Visiting colleagues around the world, working with them on issues of joint interest with some fantastic people in Asia, Europe and the Americas has also been really rewarding. Meeting the faces and personalities behind the papers that I’d admired and been influenced by as a junior researcher, from going to conferences and from developing collaborations, I’ve got to better understand the people behind the research, developed friendships and collaboration through that, that’s been great. Also, more recently the kind of opportunities to use experience and knowledge I’ve built up over the years to inform, or contribute to, policy-making and prevention strategies, working with WHO, the Department of Health in England, the MHRA [Medicines and Healthcare products Regulatory Agency], and Bristol City Council. Particular highlights have been working with Madeleine Moon MP and the APPG for suicide prevention – meeting Government Ministers and the Chief Coroner to discuss policy-related issues. Related to this working with the Samaritans media team and local and national media to make the reporting and coverage of suicide safer. It’s just a real privilege to be able to use one’s knowledge of the wider literature and sometimes one’s own findings to make sure people are using the best available evidence in research to inform practice.

It’s rewarding seeing how different countries are dealing with the same issue in a different context: travelling to countries such as Sri Lanka, Taiwan, Denmark, Norway, Hong Kong, China, India, and hearing about how the problems of suicide impact on their populations, that’s a real privilege; and using some of that knowledge, bringing it back here, thinking how can we implement those approaches here. One of the things when you go into research – unlike clinical practice -where we can often see within days and weeks the impact of treatments or advice on a person’s health, in population health it may take years or may never occur. One of the most rewarding things recently is seeing the impact in a couple of countries that have introduced pesticide regulation of those regulations on suicide rates, so it’s quite nice to actually see in real time if you like, the impact of policy measures around research that I’ve been involved with.

Could you discuss any career low-lights you’ve had?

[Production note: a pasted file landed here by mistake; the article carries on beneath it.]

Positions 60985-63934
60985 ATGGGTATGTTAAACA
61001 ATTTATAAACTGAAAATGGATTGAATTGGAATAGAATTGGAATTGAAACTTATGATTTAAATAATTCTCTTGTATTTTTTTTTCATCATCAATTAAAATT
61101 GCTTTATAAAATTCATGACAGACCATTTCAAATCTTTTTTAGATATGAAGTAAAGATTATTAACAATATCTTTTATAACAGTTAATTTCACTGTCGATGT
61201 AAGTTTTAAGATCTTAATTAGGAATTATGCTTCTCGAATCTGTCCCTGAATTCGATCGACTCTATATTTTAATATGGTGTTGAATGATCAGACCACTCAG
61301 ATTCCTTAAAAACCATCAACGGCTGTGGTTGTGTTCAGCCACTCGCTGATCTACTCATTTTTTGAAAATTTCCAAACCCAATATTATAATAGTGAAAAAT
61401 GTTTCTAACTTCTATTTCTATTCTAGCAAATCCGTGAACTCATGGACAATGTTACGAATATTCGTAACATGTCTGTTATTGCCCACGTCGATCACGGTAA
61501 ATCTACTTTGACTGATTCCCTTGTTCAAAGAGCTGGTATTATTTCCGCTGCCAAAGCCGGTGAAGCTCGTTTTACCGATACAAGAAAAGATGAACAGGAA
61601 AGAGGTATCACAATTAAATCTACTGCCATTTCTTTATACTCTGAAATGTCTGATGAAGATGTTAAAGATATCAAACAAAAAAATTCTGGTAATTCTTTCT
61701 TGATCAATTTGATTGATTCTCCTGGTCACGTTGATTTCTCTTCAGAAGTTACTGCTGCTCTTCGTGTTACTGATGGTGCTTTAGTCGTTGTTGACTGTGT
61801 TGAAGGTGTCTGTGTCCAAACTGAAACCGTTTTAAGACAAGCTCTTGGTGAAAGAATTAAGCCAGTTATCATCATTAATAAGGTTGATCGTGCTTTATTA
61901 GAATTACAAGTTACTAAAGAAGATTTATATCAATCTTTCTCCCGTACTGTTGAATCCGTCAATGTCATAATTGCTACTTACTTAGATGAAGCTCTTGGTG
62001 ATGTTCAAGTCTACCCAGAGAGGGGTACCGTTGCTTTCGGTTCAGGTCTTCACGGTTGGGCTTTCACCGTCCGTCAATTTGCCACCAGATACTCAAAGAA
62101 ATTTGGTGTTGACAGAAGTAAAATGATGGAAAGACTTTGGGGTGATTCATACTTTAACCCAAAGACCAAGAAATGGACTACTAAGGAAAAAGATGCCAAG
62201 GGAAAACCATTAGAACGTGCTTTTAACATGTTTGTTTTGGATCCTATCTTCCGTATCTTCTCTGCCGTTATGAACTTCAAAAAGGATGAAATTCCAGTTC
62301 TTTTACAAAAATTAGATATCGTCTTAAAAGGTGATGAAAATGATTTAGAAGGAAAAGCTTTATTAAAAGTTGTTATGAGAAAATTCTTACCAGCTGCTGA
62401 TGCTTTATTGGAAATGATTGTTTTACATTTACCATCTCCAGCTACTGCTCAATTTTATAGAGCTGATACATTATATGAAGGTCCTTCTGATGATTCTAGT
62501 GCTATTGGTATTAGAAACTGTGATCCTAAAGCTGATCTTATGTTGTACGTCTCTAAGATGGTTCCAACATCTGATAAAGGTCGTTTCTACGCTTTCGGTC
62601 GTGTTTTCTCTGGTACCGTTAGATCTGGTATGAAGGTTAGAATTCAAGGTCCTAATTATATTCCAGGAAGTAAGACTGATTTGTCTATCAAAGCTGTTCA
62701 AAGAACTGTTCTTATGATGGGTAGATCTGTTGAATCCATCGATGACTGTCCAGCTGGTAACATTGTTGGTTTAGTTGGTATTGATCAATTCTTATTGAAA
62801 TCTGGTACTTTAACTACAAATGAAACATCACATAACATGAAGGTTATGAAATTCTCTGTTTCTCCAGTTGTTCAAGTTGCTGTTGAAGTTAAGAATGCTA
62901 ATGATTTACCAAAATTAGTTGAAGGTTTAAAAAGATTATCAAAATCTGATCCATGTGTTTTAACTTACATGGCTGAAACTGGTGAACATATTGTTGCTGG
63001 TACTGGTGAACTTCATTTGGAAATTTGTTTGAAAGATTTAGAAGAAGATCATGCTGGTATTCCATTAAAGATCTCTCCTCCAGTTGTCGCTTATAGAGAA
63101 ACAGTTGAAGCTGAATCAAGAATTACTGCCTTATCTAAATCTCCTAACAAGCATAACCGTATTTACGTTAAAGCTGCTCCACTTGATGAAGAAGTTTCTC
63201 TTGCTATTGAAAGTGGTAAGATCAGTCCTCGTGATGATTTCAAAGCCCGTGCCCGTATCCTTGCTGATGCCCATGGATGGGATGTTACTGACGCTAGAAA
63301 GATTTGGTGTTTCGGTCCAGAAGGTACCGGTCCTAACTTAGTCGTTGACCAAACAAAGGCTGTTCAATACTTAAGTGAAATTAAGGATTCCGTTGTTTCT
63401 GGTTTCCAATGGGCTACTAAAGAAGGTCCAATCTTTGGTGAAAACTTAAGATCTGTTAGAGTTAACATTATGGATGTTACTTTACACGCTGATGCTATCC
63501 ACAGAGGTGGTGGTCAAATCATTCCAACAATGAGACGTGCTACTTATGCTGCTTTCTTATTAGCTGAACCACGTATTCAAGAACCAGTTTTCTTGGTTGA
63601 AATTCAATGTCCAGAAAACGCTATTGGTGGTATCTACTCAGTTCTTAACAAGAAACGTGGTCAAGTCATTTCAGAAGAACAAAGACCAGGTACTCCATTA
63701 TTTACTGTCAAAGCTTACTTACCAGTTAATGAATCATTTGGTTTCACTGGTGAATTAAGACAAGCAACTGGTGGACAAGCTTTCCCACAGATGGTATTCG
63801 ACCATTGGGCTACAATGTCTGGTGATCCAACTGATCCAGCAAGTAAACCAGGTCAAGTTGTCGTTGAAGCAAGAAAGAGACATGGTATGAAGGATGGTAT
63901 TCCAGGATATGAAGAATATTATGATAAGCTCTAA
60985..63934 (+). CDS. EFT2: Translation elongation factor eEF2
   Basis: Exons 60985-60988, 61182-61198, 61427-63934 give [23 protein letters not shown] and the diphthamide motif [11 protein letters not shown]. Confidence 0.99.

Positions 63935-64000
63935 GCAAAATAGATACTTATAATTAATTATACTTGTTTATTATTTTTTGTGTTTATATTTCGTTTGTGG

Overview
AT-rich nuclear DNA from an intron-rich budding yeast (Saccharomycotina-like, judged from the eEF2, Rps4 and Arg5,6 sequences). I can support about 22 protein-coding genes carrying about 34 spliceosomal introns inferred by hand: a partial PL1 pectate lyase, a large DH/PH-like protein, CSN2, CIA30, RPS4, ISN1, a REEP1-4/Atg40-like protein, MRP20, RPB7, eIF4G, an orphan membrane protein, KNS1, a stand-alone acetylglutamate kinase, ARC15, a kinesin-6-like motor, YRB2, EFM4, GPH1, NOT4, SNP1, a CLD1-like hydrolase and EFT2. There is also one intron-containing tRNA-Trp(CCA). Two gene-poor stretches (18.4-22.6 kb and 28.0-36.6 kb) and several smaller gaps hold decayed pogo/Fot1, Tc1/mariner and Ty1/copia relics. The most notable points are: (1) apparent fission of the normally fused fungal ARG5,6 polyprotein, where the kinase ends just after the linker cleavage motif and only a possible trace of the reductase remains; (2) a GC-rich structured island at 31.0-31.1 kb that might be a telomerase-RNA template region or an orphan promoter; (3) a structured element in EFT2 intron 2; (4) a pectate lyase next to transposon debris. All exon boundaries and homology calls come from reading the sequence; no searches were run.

There are the regular disappointments of all too frequent rejections from journals and funding bodies. You have to develop a thick skin as the highlights occur pretty infrequently. It’s hard to think of specific disappointments as there have been so many… The last couple of years here in Bristol have been really tough as we’ve experienced two clusters of suicide deaths amongst our students and that’s been immensely upsetting. The reporting of the deaths in some of the national papers has also really upset me and reminds me of the need for ongoing dialogue with the media. A real disappointment in recent times has been the reluctance of the Clifton Suspension Bridge trustees to further enhance the safety measures on the Bridge. One of the highlights early on in my career was doing some work in the 1990s with Mike Nowers, a local old age psychiatrist; we worked together to look at suicide deaths from the Clifton Suspension Bridge as it’s our local high-risk location. We presented our work to the Bridge Trustees who shortly afterwards ran a competition to put up protective measures on the Bridge, we then evaluated the impact of the barriers; suicide rates from the bridge halved and there was evidence of a reduction in suicides by jumping throughout Bristol, but due to the numbers involved it was not possible to detect an impact on overall suicide numbers. But since then, deaths have continued from the Bridge and it’s been really upsetting and frustrating trying to engage with the trustees to make the Bridge safer still, because it is very often young people that jump, often in a short lived period of crisis in their lives. Making the Bridge safer would protect more local lives. It’s sad that the Bridge remains a feature of deaths in Bristol most recently our student deaths. Another frustration and sadness has been the suicide prevention community’s degree of engagement with the pesticide industry; my sense has been that this has distorted our community’s priorities and advice surrounding this globally important issue. Some colleagues and suicide prevention organisations have tended to support policies that often lack evidence and favour industry priorities. Pesticide poisoning accounts for up to a fifth of global suicides, so this is a great disappointment.